Mechner, who owned the Prince of Persia IP, was brought in to work with Ubisoft on a reboot of the franchise, eventually titled Prince of Persia: The Sands of Time, although he was originally wary after the failure of Prince of Persia 3D. The team they worked with were also working on Tom Clancy's Splinter Cell: their aim with the new Prince of Persia was to breathe new life into the action-adventure genre. The Sands of Time was an instant success. Mechner did not take part in the production of the next game, Warrior Within, and he later commented on finding the dark atmosphere and heightened level of violence unappealing. The changes also provoked mixed reactions from critics, but sales were strong and a third game, eventually titled The Two Thrones, went into production. For The Two Thrones, the developers and artists tried to strike a balance between the light, cartoon-like tones of Sands of Time, and the grittier mediums of Warrior Within. In November 2008, Ubisoft revealed that they were working on a new entry in the franchise, which turned out to be The Forgotten Sands, which filled in some of the narrative gap between Sands of Time and Warrior Within. The game was released in May 2010, timed to tie in with the film adaptation of the first game in the Sands of Time subseries, also titled The Sands of Time.
|Prince of Persia Trilogy|
Official European cover art
|Series||Prince of Persia|
|Platform(s)||PlayStation 2, PlayStation 3|
The Prince of Persia Trilogy (known as Prince of Persia Trilogy 3D on the remastered collection's title screen) is a collection of The Sands of Time trilogy released on PlayStation 2 and subsequently on PlayStation 3 as part of the Classics HD range. The collection includes The Sands of Time, Warrior Within and The Two Thrones, all previously released on sixth-generation video game consoles and Microsoft Windows. The games were remastered in HD for the PlayStation 3 with 3D and PlayStation Network Trophy support on one Blu-ray Disc. The PS2 collection was released on October 27, 2006 in Europe, while the remastered collection was released on November 19, 2010 on Blu-ray in PAL regions. The release marks the first Classics HD title to not be published by Sony Computer Entertainment.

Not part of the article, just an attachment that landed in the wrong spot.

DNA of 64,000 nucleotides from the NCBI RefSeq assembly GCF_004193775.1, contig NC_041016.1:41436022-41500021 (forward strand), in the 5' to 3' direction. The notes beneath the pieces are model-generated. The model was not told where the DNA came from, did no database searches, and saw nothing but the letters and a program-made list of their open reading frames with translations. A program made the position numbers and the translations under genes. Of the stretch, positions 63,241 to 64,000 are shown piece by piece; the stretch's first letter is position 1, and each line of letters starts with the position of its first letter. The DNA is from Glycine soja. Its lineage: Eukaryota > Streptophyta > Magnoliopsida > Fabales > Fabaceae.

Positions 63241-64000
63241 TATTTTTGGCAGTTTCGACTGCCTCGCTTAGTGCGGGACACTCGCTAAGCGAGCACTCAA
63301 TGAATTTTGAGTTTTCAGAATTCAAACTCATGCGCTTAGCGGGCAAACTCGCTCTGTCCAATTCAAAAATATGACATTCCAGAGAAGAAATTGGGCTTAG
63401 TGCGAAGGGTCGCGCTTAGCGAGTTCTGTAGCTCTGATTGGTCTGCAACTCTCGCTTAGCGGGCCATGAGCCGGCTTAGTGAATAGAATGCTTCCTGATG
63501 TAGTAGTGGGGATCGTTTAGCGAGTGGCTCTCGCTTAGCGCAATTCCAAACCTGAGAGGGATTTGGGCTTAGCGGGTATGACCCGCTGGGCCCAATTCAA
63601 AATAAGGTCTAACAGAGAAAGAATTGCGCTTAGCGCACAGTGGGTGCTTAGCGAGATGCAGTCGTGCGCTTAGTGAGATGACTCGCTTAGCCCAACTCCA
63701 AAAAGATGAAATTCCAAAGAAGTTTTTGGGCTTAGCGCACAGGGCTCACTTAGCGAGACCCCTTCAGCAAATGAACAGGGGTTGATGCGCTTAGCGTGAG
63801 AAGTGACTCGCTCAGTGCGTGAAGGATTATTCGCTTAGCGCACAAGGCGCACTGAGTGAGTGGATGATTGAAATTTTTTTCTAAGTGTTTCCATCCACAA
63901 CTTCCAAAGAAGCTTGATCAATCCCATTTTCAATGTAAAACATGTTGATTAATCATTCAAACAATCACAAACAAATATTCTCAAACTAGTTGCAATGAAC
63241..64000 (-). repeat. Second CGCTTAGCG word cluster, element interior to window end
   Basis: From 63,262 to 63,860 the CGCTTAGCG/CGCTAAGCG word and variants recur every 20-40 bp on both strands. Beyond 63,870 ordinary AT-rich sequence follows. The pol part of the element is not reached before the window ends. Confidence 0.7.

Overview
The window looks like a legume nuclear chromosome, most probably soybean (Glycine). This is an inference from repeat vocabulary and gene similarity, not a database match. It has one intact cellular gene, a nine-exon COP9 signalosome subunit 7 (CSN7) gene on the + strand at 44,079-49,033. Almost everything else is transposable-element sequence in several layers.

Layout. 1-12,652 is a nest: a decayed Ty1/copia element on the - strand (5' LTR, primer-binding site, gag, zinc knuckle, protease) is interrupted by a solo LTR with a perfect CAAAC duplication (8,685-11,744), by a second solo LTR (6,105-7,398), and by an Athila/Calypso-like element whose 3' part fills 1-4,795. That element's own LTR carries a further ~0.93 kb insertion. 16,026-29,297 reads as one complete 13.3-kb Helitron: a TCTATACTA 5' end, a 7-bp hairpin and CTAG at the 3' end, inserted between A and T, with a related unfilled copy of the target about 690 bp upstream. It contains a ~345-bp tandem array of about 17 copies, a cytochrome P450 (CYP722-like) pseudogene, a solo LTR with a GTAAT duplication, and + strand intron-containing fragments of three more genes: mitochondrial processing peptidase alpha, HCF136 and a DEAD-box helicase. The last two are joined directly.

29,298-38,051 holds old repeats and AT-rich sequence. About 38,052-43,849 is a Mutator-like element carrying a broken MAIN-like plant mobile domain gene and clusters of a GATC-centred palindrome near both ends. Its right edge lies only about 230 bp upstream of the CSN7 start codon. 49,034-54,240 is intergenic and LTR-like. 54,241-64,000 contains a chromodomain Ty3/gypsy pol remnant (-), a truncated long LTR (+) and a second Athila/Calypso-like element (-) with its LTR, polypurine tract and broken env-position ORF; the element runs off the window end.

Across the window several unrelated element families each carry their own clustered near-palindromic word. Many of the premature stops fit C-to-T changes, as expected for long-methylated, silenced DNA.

In North America, the three games were originally released separately as downloadable only titles on the PlayStation Store. The first, The Sands of Time, was released on November 16, 2010 while the other two games followed in December 2010. The Blu-ray version was to be released in North America on March 22, 2011 but the collection then ended up being delayed until April 19, 2011.
Spin-offs and mobile gamesEdit
The first spin-off of the series was developed alongside and released in the same year as The Two Thrones for the Nintendo DS. It was titled Battles of Prince of Persia, and was a real-time strategy game set between Sands of Time and Warrior Within. It received mediocre reviews from critics. In 2006, concept designs surfaced hinting at another entry in the franchise. The game, titled Prince of Persia was finally officially unveiled in 2008, with Ubisoft marketing it as a reboot of the franchise, with its level and combat design harking back to the original 1989 game. The game came out in December 2008, receiving positive reviews from most video game outlets and decent sales. Alongside the main game, Ubisoft's Casablanca branch developed a direct sequel and spin-off to the reboot for the Nintendo DS, titled Prince of Persia: The Fallen King. The game was released alongside the main game, and received fair reviews. So far, no more games set within the reboot world have been made. There have been a number of Java ME mobile games developed by Gameloft, some based on older PC or console titles with 2D graphics and others loosely based on contemporary games but with 2D graphics and different gameplay due to technology constraints. Gameloft has also developed some ports for both the iPhone and the iPad. The first spin-off by Gameloft was called Prince of Persia:Harem Adventures which was released for JavaME in 2003.  Specifically, the company has developed HD remakes of the original Prince of Persia in 2007, and its sequel The Shadow and the Flame in July 2013. While the stealth-action series Assassin's Creed shares little but basic gameplay concepts, it has been called the Prince of Persia series' spiritual successor.